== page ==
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  • kyds
    replied
    Re: edwin moses come back

    Edwin, I ran into you some time ago while living in Tucson. You were there--I think--during the Willy Williams meet. I am now living in Atlanta and think it's great that you still have the drive. I'm a huge track fan and have been since the days of Houston McTear, Steve Williams. You know, back when track was always on. I don't even know some of the guys competing today and those that I do are so Me oriented. The sport just isn't the same and the technique aspect of track which used to be so beautiful is gone. Now they are worried about their shoes and making sure their shades don't fall off. They need some of the guys who set the tone to come and show them or remind them that they have a duty to keep the sport clean and spread the word that Track and Field is a beautiful sport to watch and participate in. I wish you well and all of your efforts. See it through no matter the outcome. We all have goals, you've just told the world yours and they can't stand that they are just sitting around looking at everyone else pursue their goals.

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  • straddle
    started a topic edwin moses come back

    edwin moses come back

    i think you people know what exactly he said here is a remainder


    Joined: 12 Nov 2003
    Posts: 319
    Location: Waukesha, WI
    Posted: Thu Jan 15, 2004 9:16 am Post subject: Edwin Moses discusses his comeback

    --------------------------------------------------------------------------------

    Exploring the power of sport
    By Ed Moses

    It is more than four months since I announced during last summer's World
    Championships in Paris that I was going back into training. The aim is
    the same as it always was - to reach a standard where I can run the 400
    metres hurdles in 50.50sec and hopefully compete at the US Olympic
    Trials in July.

    I hope I explained at the time that this wasn't a comeback in the
    accepted sense of the word. I have no intention of running against young
    guys or, even less, of following the backside of the world champion,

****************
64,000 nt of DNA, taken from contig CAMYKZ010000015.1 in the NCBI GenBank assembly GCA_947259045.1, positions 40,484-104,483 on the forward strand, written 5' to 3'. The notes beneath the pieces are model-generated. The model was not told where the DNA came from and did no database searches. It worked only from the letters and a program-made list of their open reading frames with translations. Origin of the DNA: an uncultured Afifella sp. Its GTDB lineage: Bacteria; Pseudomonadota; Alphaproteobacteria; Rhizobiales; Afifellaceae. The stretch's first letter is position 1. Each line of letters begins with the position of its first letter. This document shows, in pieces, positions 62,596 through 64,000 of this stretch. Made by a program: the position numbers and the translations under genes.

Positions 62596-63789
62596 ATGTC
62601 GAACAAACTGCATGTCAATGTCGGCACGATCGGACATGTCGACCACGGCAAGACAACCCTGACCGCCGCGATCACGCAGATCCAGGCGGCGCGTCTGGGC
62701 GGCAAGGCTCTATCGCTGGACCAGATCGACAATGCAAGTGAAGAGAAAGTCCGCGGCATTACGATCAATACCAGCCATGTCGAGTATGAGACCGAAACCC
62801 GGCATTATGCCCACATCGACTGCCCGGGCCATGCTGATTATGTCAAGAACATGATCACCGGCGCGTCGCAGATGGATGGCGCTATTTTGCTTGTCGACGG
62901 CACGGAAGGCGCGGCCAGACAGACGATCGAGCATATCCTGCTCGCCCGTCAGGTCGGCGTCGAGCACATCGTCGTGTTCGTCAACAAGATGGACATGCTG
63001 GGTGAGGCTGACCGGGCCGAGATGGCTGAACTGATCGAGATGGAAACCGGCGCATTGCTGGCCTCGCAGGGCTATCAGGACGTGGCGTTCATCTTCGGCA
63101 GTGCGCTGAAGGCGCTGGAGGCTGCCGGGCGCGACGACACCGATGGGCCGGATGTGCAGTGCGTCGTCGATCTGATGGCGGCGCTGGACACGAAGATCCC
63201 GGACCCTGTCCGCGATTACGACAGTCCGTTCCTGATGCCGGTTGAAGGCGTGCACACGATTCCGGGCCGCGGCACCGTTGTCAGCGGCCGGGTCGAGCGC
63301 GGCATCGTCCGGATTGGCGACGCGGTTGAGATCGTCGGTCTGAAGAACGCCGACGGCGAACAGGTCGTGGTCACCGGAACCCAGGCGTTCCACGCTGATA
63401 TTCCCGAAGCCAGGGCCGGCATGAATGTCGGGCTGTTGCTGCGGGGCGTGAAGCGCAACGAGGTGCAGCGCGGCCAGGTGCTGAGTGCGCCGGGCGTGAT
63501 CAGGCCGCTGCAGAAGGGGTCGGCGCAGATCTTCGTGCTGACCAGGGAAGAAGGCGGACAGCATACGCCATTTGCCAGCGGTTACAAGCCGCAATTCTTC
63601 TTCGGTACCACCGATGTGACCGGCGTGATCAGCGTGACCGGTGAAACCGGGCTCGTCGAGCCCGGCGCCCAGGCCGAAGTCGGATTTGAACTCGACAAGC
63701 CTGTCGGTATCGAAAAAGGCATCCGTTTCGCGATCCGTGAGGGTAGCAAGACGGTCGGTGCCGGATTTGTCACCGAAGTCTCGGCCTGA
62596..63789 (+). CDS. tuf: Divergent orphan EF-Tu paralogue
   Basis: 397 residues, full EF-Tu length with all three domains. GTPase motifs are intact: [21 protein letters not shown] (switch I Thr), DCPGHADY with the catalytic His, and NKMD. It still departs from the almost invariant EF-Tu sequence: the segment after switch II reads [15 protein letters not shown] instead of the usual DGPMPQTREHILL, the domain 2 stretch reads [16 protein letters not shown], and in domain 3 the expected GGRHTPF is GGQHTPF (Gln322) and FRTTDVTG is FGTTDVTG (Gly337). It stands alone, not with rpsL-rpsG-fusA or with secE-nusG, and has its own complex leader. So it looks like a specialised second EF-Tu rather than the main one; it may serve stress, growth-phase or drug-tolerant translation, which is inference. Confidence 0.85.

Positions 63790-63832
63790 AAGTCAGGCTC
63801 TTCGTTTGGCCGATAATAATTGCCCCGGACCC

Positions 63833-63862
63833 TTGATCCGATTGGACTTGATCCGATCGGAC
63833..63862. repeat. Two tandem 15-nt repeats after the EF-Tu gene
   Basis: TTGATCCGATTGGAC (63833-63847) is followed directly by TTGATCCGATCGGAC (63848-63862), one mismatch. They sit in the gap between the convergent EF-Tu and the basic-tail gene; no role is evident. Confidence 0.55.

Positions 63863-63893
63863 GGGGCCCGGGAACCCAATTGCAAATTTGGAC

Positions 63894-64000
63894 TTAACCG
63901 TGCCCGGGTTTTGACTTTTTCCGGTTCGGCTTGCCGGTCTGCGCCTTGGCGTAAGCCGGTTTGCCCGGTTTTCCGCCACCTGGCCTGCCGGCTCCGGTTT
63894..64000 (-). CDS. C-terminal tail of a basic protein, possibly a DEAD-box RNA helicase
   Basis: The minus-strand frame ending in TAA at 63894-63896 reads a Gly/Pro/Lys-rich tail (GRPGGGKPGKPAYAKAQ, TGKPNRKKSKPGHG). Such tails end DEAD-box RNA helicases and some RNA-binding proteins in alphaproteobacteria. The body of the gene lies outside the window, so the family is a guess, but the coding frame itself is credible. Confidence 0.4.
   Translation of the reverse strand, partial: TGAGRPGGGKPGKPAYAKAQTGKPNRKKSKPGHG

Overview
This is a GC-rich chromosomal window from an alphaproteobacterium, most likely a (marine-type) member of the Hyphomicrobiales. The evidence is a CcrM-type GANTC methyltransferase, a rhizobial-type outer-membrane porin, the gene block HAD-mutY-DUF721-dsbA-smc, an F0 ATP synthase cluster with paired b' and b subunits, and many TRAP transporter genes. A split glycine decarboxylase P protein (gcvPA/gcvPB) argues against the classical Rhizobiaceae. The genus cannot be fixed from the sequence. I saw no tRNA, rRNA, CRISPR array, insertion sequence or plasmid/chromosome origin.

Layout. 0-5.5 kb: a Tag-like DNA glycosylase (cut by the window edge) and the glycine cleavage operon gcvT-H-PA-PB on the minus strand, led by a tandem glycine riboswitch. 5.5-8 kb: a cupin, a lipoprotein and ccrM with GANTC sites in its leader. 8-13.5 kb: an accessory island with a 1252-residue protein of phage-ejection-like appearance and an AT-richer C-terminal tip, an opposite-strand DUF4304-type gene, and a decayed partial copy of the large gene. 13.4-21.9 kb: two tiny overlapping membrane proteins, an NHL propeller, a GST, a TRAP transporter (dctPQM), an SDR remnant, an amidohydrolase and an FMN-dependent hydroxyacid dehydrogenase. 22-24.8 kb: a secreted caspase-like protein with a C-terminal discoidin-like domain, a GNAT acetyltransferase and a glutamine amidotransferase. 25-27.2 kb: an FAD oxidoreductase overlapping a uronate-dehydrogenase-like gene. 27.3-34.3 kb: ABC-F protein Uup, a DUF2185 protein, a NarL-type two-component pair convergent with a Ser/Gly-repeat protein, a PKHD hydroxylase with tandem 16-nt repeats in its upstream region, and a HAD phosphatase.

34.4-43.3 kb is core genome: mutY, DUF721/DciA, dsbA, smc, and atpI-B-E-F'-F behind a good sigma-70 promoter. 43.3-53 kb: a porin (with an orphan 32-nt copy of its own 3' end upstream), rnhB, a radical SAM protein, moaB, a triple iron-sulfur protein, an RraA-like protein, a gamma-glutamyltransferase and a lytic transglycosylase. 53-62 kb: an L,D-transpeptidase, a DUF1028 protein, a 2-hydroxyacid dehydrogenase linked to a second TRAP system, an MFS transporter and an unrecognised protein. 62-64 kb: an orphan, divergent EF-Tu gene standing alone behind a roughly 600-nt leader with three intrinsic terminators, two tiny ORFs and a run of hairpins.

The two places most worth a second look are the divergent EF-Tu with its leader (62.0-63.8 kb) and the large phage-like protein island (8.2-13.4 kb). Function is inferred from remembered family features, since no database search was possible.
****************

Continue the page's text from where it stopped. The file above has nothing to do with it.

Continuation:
Felix Sanchez, in races.

    No, this is about exploring the power sport has to change lives. This is
    a personal challenge for me that, hopefully, will show others what can
    be done through sport. Of course, there were those who thought I was mad
    to even try to step back on a track, but then they perhaps did not
    understand what I was trying to do. The negatives came mainly from
    people in track and field and, from a personal point of view, that's why
    this sport is not doing as well as it can.

    The first thing people asked was: "How long would it take you now to run
    the 400m hurdles?" I don't know and, for the time being at least, I have
    no intention of finding out.

    I've always kept myself in good shape but, at 48, I have to take things
    slowly. The hurdling will take care of itself. I can do that in my
    sleep. The key to my success will be in making sure I'm fit and flexible
    enough to start the serious business of hurdling.

    Things are going pretty well. I've moved from my home in Atlanta to my
    place in southern California to take advantage of the good weather. It's
    also where I have a team of good people around me: my doctor,
    physiotherapist and orthopaedic surgeon. My days are spent on
    conditioning work. I have to get in shape to run hard and that means a
    lot of stretching and cross-country running.

    I run up to four miles on the local beaches and golf courses. It might
    not seem like a long way, but it is for a sprinter who runs on his toes.

    I have aches and pains all the time and I'm feeling all my old injuries
    again. I'm even feeling an old muscle pull that happened while I was at
    high school and was something that gave me problems throughout my
    career.

    It's a case of going slowly - the danger is always of permanent injury.
    I have to take care of myself because I won't have time to recover if
    something goes seriously wrong.

    It will be March or April before I'll think about getting on the track
    and hurdling but things will take as long as they take. I'm not
    hurrying. I don't even let my mind dwell on how things might go this
    summer. That would only make me anxious.

    I've already had my first race invitation. I was asked to race over 400m
    flat in Jamaica in February, but I had to turn it down. It's too soon.

    But so far, so good. The plan is on track. The goal is 50.50sec and
    that's not going to change. It could even come down to 50.30
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